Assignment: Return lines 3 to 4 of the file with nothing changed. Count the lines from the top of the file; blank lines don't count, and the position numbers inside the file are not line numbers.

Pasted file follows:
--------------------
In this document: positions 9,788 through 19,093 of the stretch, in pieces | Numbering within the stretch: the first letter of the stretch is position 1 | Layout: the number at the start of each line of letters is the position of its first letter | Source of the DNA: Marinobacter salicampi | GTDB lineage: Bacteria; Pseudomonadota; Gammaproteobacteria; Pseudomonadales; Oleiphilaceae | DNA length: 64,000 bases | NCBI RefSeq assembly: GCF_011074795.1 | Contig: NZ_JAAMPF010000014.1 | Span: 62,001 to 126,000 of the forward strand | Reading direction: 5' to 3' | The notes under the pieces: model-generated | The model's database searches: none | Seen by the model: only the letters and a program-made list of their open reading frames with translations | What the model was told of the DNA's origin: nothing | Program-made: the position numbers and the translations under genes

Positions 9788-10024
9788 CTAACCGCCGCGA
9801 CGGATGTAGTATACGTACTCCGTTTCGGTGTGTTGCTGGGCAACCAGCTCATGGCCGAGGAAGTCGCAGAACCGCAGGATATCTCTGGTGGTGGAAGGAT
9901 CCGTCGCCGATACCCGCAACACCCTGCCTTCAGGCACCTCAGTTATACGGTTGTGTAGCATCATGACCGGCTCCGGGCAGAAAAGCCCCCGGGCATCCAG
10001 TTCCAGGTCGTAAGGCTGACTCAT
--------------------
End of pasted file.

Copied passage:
9788 CTAACCGCCGCGA
9801 CGGATGTAGTATACGTACTCCGTTTCGGTGTGTTGCTGGGCAACCAGCTCATGGCCGAGGAAGTCGCAGAACCGCAGGATATCTCTGGTGGTGGAAGGAT